Name: Giacomo Puccini
Born: 22 December 1858
Died: 29 November 1924
Place of birth: Lucca, Italy
Known for: one of the greatest and most successful proponents of Italian opera, with a host of well-known hits to his name.
Coming from a long line of musicians and composers, Puccini was expected to follow in his ancestors’ footsteps. He was church organist at the age of 14 and was already composing his first pieces, but it was seeing a performance of Giuseppe Verdi’s Aida (1871) in Pisa in 1876 which sealed his future in opera.
The composer was the leading exponent of the genre of opera known as ‘verismo’ – Italian for ‘realism’. The style is characterised by a story derived from real life, rather than tales about the gods or mythology.
Puccini’s first opera was the one-act Le Villi (The Fairies), written in 1883 for a local competition sponsored by the Sozogno music publishing company. The work didn’t win, but a small group of admirers funded its premiere at the Teatro dal Verme in Milan in May 1884. It turned out to be a critical and commercial success and caught the attention of the music publisher Giulio Ricordi.
This proved crucial to Puccini’s professional life. Ricordi carefully managed the composer’s career, advising him on possible subjects, finding librettists and smoothing over any creative differences. Ricordi commissioned Puccini to compose a new opera for La Scala. Performed there in 1889, Edgar was an utter failure. But Ricordi remained faithful to his protégé.
The publisher’s belief paid off. Puccini’s third work, Manon Lescaut (1893), was a great success and established its writer’s reputation as the most promising rising composer of his generation. It also marked the start of a lucrative collaboration with librettists Giuseppe Giacosa and Luigi Illica. The pair returned for Puccini’s next three operas, probably his greatest successes: La bohème (The Bohemians, 1896), Tosca (1900) and Madama Butterfly (1904).
Giacosa died in 1906 and Puccini struggled to find new subjects and collaborators. However, he continued to create impressive works, with dramatic Wild West opera La fanciulla del West (The Girl of the West, 1910), the tender lyric comedy La rondine (The Swallow, 1917) and Il trittico (The Triptych, 1918). This last was an ambitious series of three one-act operas comprising Il tabarro (The Cloak), Suor Angelica (Sister Angelica) and Gianni Schicchi, each concerning the concealment of a death.
Puccini’s final opera was left unfinished at the composer’s death in November 1924. The last two scenes of Turandot were completed by Italian composer and pianist Franco Alfano based on Puccini’s own sketches. The opera contains a number of memorable stand-alone arias, among them ‘Nessun dorma’. It premiered at the Teatro alla Scala in Milan on 25 April 1926.
Giacomo Antonio Domenico Michele Secondo Maria Puccini was born in the Italian city of Lucca in 1858. He was the sixth of nine children of Michele Puccini (1813-1864) and Albina Magi (1830-1884). He was born into something of a musical dynasty: starting with Puccini’s great-great grandfather, also called Giacomo, the position of maestro di cappella (musical director) of the Cattedrale di San Martino was passed from father to son for two centuries.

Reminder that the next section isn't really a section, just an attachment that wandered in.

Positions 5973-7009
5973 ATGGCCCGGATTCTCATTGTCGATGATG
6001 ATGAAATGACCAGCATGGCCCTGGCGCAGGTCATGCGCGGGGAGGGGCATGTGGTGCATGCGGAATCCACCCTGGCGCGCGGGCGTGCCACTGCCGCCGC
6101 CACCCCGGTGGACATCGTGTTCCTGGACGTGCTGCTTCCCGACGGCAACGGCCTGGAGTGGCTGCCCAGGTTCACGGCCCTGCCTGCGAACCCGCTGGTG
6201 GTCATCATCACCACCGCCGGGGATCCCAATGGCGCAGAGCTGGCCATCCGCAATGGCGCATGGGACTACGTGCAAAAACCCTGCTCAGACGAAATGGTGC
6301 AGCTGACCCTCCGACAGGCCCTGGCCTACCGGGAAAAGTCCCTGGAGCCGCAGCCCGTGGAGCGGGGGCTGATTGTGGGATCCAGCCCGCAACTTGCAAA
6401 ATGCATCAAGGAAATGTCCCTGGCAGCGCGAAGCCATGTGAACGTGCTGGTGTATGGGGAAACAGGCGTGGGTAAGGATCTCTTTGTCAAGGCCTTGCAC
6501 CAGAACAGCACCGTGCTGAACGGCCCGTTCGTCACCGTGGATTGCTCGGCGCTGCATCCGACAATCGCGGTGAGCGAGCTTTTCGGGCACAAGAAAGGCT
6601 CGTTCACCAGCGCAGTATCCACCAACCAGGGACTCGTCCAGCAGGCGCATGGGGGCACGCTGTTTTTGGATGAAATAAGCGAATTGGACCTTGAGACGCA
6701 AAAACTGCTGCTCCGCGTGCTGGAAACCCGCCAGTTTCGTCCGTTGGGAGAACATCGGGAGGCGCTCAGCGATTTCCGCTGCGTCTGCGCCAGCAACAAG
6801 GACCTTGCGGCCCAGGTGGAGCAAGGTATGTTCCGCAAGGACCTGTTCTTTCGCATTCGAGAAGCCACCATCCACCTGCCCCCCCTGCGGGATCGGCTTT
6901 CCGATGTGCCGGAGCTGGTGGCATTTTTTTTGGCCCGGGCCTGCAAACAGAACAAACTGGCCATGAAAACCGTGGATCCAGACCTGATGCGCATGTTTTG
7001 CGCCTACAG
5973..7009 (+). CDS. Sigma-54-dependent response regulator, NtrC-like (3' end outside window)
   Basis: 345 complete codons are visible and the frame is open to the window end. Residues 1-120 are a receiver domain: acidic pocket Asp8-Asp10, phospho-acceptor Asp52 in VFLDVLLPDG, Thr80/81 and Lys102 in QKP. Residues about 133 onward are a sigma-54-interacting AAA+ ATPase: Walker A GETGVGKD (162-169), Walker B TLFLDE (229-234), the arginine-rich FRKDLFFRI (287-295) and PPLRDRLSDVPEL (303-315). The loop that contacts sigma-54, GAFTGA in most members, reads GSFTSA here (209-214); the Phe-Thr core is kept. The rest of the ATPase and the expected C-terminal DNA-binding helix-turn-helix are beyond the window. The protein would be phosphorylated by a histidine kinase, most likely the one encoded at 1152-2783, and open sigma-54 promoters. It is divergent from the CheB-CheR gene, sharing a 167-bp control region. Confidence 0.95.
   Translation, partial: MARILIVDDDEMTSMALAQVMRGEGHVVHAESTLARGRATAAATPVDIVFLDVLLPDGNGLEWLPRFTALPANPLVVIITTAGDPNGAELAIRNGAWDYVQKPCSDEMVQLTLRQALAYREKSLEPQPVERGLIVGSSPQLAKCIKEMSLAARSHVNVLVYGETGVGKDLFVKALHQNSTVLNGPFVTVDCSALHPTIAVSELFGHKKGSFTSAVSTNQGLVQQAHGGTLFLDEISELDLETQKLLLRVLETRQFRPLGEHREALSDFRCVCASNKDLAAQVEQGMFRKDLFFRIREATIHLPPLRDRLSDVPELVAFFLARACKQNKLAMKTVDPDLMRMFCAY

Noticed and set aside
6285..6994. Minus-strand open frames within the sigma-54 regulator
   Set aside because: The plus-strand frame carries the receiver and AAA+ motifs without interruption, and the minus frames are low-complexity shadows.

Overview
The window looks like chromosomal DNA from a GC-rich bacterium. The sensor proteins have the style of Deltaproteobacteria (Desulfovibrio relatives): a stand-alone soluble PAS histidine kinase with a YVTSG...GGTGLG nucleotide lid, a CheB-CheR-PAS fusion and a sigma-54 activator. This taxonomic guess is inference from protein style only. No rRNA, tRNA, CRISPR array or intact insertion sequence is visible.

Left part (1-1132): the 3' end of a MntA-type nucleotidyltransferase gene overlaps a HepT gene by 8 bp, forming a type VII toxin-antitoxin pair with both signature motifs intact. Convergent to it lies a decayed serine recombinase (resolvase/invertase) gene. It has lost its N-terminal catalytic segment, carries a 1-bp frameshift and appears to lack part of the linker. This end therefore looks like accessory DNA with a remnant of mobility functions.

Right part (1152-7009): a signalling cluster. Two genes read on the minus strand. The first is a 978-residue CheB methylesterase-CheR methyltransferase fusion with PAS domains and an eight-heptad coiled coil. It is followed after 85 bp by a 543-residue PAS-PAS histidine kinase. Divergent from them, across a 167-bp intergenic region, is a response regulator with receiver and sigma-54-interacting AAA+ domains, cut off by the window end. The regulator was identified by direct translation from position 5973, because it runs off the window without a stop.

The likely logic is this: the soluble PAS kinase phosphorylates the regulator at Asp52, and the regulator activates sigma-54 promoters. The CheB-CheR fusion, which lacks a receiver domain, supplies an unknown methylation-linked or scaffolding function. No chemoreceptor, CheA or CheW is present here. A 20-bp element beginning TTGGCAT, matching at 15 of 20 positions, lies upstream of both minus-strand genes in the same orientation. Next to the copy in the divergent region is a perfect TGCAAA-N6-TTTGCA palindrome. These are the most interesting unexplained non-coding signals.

The young Puccini was expected to succeed his own father in the role. However, Michele Puccini died in 1864 when his son was only six years old. The municipality of Lucca supported the family with a small pension and kept the position of cathedral organist open for Giacomo until he came of age.
He studied music with two of his father’s former pupils, and later under his uncle Fortunato Magi, receiving a diploma from the Pacini School of Music in Lucca in 1880. He continued his musical education at the Milan Conservatory, studying composition. He graduated on 16 July 1883.
In 1884 Puccini started an affair with Elvira Gemignani, a former piano student of his. The couple fled Lucca when Elvira became pregnant; a son, Antonio, was born in Monza in 1886. Elvira was also escaping an unhappy marriage – her husband Narciso Gemignani was an inveterate philanderer who was eventually killed by the husband of a woman with whom he was having an affair. With Gemignani’s death, Puccini and Elivira were free to marry.
It was not a successful move for Elvira, as Puccini also had a string of illicit relationships. In 1909, Elvira publicly accused Doria Manfredi, a maid working for the Puccini family, of having an affair with the composer. The girl was driven to suicide and her family had her examined by a doctor, who declared her a virgin. The Manfredis brought charges against Elvira for persecution and slander. She was found guilty, but avoided a five-month prison sentence when Puccini paid damages to the family.
A heavy smoker of both cigars and cigarettes, Puccini was diagnosed with throat cancer in 1923, having suffered a series of chronic sore throats. Doctors recommended a new and experimental radiation therapy treatment. Puccini died in Brussels on 29 November 1924, aged 65, from complications after the treatment; uncontrolled bleeding led to a heart attack the day after surgery. He died with the incomplete score of Turandot in his hands.
Did you know?
La bohème premiered in Turin in 1896, conducted by Arturo Toscanini, one of the most acclaimed and influential musicians of the late 19th and early 20th centuries; 50 years later, Toscanini conducted a commemorative performance of the opera on radio with the NBC Symphony Orchestra.
Puccini composed four of the most popular operas of all time: La bohème, Tosca, Madama Butterfly and Turandot. Of these, the first is often considered his greatest. Music scholar Julian Budden wrote of it: “Had Puccini written nothing else after La bohème, his permanent niche in the operatic repertory would have been assured.”
Composer Giacomo Puccini at his piano in 1900 (via Wikimedia Commons).